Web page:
[This is Part 4 of a 4-Part Series on Finding Work as a Freelance Audiobook Narrator]
Other posts in this series:
- Part 1: How to Find Unlimited (Paid) Audiobook Jobs
- Part 2: How to Find Good Paying Audiobook Jobs When You're Just Getting Started
- Part 3: My Secret Formula for Getting Audiobook Work
In parts I, II, and III of this series, I shared my personal methods for finding an unlimited number of good paying work as a freelance narrator, my number one tactic that makes it easy for authors and publishers to say “yes” to having you narrate their book, and I also shared my favorite free tool for sharing and promoting my audio samples in emails, on my own website, and on my social media profiles.
Today, I want to bring this series full circle by showing you exactly how I send effective cold pitches to authors and publishers. The biggest reason I want to share this with you is because it works.
This is how I get the majority of my jobs as a narrator. It’s how I make my living. One of the things that I love so much about this business is that you don’t need to pay for advertising or have a large audience to make a good living as a narrator.
The one thing that you do need if you want to be successful, is the confidence to reach out to prospective authors and publishers and offer your services.
But I know that when I was getting started, reaching out to an author I had never met was intimidating-
“I’m not sure what to say?”
“What if I don’t say the right thing?”
“What if they say no?”
These are the things that ran through my head for months before I sent my first cold pitch email to an author.
If you are having similar thoughts, then this post is for you because I’m going to show you exactly what to do and say to sound professional in your pitches.
Ready? Here we go.
An Overview of An Effective Pitch
I’ve found that my most effective pitches consist of six main parts:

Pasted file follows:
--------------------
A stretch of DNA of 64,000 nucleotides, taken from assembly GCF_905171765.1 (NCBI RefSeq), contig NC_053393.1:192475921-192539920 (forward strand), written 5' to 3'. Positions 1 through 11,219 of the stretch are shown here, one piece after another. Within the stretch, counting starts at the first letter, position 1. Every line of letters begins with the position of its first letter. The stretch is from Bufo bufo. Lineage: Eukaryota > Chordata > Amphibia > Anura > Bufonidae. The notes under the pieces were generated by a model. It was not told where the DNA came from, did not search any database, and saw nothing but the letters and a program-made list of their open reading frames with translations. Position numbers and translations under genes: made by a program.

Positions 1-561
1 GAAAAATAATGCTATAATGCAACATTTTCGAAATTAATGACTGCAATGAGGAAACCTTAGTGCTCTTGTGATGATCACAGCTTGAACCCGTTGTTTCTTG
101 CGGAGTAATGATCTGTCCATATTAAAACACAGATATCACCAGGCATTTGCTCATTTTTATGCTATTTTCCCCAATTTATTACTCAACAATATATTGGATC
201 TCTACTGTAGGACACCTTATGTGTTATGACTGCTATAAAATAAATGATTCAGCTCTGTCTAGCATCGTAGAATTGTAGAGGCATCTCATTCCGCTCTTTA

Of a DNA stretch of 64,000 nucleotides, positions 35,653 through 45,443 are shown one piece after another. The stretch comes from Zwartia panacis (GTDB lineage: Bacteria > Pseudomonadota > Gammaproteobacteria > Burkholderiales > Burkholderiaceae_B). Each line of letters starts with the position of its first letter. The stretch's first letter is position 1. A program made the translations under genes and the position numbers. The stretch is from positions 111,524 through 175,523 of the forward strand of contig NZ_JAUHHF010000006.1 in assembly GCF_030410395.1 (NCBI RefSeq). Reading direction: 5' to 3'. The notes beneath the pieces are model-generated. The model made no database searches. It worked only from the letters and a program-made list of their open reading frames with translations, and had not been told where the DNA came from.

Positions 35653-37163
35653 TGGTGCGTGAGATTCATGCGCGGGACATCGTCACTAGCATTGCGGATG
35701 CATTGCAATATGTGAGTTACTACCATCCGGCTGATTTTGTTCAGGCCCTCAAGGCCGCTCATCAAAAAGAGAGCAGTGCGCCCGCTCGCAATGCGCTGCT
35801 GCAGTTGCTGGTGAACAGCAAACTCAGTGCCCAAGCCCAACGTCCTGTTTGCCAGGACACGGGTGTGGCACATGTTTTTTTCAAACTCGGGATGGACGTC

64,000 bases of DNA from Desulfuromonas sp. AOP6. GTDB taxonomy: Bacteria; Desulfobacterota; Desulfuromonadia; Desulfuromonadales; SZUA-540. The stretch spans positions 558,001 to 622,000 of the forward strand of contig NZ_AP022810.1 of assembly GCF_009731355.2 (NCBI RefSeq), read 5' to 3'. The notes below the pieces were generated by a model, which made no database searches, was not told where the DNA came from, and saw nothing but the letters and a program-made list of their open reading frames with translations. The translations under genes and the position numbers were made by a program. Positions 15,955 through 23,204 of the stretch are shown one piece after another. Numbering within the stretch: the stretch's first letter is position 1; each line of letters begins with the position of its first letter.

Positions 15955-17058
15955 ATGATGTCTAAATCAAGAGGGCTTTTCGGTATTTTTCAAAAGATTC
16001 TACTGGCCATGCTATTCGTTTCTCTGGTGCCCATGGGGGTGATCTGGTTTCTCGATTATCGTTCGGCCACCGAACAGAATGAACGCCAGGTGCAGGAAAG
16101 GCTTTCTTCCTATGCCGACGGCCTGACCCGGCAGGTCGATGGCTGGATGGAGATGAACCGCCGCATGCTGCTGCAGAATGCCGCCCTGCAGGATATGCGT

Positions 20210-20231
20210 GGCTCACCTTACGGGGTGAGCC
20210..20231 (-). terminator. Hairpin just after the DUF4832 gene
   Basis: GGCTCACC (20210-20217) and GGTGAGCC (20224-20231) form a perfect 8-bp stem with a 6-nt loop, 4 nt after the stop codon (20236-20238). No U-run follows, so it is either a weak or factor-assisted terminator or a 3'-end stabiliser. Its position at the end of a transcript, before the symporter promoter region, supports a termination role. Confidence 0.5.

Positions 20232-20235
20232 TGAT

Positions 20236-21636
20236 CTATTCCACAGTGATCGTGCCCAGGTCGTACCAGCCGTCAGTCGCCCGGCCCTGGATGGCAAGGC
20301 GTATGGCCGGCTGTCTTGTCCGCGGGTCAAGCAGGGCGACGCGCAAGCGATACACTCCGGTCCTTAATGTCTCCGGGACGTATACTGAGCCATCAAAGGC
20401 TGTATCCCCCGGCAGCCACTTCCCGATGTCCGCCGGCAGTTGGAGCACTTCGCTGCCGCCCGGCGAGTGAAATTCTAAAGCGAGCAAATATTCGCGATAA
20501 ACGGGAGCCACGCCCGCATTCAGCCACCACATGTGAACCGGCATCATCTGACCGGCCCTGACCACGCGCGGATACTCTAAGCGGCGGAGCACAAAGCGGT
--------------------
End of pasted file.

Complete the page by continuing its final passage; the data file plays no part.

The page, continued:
- Benefits for the author
- Praise for the book
- Why choose you?
- Description of services
- A “call to action” or instructions for next steps
Let’s take a closer look at each of these steps to find out why each one is important for an effective pitch and how you can incorporate these elements into your own pitch emails.
Part 1: Introduction
This is where you tell the author who you are, what you do, and why you are contacting them. You can do this using one or two simple sentences, like —
“My name is Krystal Wascher. I am a professional audiobook narrator and I noticed that your book, (Title of Book) does not have an audiobook version available on Audible.com.”
Part 2: State the Benefits
In the next section or paragraph I describe the benefits of having an audiobook available in places like Amazon, Audible, and iTunes from the perspective of the author.
These are things like —
- Earning more royalties,
- increasing the book’s visibility,
- boosting the author’s reputation or authority, and
- reaching a new and growing potential fan base.
If you are not already aware, the demand for audiobooks by listeners is growing at a remarkable pace. In fact, it’s the fastest growing format of digital media in the world right now. But creating an audiobook is nowhere near as easy as creating, say, a Kindle book. What this means is that there is less competition in the audiobook space for authors and it’s easier for them to standout and sell more copies of their book.
Many authors aren’t aware of the opportunity that exists with audiobooks right now. Therefore, if you can educate them and let them know that they are leaving a lot of money on the table by not having their book turned into an audiobook, you are much more likely to win them over and get the deal.
Part 3: Praise the Book
Most authors spend months, or even years writing their books. In many cases, they’ve poured their heart, soul and energy into this work. So, I think it’s a good idea to compliment the book in some way to show that you respect the work that they’ve done. Give the author the sense that you are willing to invest time, care, and creative energy into the book to make it great.
Before writing this section, you should read the book’s description on Amazon, take a look at the free preview, and read a few of the reviews if any are available.
This should give you a sense of what the story is about, who the characters are, and the general vision that the author has for the book. It’s not necessary to read the entire book before sending an email, but by doing some quick research to find some aspect of the book to compliment the author on, it shows the author that you have a genuine interest in their book.
Part 4: Why They Should Choose You
This is where the research that you did in Part 3 becomes very useful. By looking at the book’s description and reviews, you should have a good sense of the tone of the book and who the characters are.
I often say something like —